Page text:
At the beginning of June, CCSE had the perhaps slightly unexpected pleasure of one again hosting our annual conference virtually. As CCSE Director – Prof Gayle McPherson – pointed out in her opening remarks; at the time of our first virtual outing in May last year, there were few among us who believed we’d be gearing up for a second digital event just over twelve months later.
Home offices, dining, kitchen and side tables served as our venue once again and everyone bore responsibility for their own tea and biscuits. While far from the traditional conference offering, it is potentially the case that the widespread development of digital – and in future hybrid – events will be one of the longterm legacies of the pandemic response, ultimately enabling greater engagement with a wider audience. (more…)
On September 1939, at the start of the start of World War II, the government ordered the closure of all theatres throughout Britain, fearing that large congregations of people would be susceptible to aerial bombardment. It was quickly realised that theatres were vital to the morale and wellbeing of the general public and The Gaiety Theatre, Ayr was the first in Britain to open its doors providing welcome entertainment to the public and troops stationed locally. (more…)
The Centre for Culture, Sport & Events is delighted to invite you to our virtual annual conference. The event ‘Recovery, Repair & Renewal: The role of arts and culture in the future of urban places’ will take place on Wednesday 9th June 2021.
The Centre for Culture, Sport and Events, CCSE, undertakes research, consultation and knowledge exchange work aligned with our four key themes:
During the 1980’s and 90s, when social enterprise was an innovative concept in Scotland, Strathclyde Regional Council, Objective 3 Partnership and the Scottish Centre for Regeneration were surprised when Fablevision board members thanked them for turning down applications for funding on the grounds that we were ‘not sustainable’. Having funding bids rejected forced Fablevision artists, like most other creative practitioners, to develop other, entrepreneurial business models that would allow them to continue their practice without compromising their vision or values and we thanked them for forcing us to be independent. Over the ensuing decades, Fablevision inherited furniture from Strathclyde Regional Council when they shut up shop; computer equipment from Objective 3 Partnership when they closed and co-created learning materials on the demise of the Scottish Centre for Regeneration. The ‘unsustainable’ small cultural social enterprise outlasted all the big beasts. Like other small cultural organisations, we were light on our feet – able to adapt and pivot creatively and meet the new requirements of whatever adverse social/economic/political circumstances presented. There is a joke in community based cultural practice that practitioners of these arts are like ‘cockroaches will be after the nuclear holocaust – they will be the only living things to survive’. (more…)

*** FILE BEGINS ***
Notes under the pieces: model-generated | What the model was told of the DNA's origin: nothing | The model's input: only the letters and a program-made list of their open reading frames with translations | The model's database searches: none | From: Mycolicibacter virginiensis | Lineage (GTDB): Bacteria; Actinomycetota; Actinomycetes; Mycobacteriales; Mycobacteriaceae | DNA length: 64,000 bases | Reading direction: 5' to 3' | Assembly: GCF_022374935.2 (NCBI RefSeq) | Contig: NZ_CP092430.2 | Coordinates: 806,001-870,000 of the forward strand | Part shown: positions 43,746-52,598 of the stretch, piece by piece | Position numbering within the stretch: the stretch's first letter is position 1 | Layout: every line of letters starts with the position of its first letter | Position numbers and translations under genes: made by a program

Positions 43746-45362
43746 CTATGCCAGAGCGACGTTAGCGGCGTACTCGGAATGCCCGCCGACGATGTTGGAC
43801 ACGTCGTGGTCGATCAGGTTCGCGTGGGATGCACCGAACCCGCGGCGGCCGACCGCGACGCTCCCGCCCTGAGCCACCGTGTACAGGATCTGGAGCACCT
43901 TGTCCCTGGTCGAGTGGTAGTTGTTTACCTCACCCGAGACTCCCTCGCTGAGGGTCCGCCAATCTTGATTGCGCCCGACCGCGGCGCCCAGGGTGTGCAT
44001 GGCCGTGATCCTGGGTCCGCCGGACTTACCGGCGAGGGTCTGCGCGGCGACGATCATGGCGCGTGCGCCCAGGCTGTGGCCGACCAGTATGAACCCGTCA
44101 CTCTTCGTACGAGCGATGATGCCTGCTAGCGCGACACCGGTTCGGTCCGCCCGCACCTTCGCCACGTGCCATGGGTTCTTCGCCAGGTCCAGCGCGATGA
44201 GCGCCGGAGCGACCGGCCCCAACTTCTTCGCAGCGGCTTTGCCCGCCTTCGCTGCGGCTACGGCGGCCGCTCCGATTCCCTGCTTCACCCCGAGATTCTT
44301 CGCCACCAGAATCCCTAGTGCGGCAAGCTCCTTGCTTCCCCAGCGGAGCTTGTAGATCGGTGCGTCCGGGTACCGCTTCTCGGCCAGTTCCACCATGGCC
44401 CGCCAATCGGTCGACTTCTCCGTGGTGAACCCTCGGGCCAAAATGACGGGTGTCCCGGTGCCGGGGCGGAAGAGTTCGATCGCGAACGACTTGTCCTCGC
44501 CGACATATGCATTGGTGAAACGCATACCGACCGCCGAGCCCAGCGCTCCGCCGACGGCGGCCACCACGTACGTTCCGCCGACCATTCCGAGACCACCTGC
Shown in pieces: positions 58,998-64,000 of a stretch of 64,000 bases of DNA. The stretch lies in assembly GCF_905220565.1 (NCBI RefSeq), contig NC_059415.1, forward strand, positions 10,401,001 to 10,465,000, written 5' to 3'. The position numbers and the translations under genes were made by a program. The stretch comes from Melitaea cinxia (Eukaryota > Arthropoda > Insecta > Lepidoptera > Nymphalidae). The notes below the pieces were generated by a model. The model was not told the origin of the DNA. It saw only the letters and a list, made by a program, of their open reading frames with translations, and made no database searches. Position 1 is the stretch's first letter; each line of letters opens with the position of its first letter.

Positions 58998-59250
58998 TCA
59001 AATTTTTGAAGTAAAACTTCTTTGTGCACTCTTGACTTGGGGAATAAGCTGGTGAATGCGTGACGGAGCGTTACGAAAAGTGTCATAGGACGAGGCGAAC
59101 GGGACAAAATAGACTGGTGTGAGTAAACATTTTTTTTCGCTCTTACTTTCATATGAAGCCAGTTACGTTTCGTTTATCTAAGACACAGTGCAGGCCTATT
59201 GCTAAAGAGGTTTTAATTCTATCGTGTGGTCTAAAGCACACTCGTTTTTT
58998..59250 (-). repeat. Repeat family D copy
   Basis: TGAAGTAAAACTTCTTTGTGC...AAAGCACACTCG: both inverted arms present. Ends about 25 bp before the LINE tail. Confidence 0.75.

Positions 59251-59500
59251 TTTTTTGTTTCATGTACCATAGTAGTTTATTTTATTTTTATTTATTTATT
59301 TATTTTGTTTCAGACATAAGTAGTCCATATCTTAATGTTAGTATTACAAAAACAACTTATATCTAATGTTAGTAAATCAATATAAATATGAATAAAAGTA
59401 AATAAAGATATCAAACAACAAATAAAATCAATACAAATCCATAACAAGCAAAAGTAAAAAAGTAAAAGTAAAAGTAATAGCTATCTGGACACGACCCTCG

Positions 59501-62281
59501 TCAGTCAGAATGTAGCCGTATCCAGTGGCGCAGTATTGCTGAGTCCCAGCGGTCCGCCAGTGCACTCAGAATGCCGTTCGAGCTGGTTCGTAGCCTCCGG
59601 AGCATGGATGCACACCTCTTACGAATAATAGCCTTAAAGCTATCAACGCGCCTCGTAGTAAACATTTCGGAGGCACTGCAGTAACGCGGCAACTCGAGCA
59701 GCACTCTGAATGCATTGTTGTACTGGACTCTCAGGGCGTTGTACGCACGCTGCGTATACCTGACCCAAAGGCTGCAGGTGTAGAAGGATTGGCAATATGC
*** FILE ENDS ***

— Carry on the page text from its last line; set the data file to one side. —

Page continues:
At CCSE, we began our conversations series in the autumn of 2020. The seed for these discussions was planted at our virtual conference in May 2020. This event – Festivals, Events & COVID19 – was an opportunity to explore and discuss the impacts of the pandemic across on aspects of arts and cultural praxis. At CCSE we were keen to find a way to continue these discussions, and to provide a platform for ongoing consideration and discussion of the ways in which the pandemic could and would change the ways that we approach and experience arts, culture, sports and aspects of travel and tourism that insect with the areas of interest for CCSE. (more…)
In late March 2020 I watched with disbelief as my diary of project meetings, stock deliveries and workshops was wiped as the corona virus pandemic hit, leaving me wondering what next for my small business?
I’ve worked hard over the past five years to establish Gatekeeper Art with two main strands of business, as a selling artist and as a social historian delivering community heritage projects.
Following the initial clearing of my diary I salvaged some of the workshops in the projects I was working on then and adapted them to an online format and thus I was introduced to the wonderful world of “Zoom”. This is a new world for me and I have to admit to being both terrified and excited at the prospect of online delivery but willing to take on the challenge of a steep learning curve! (more…)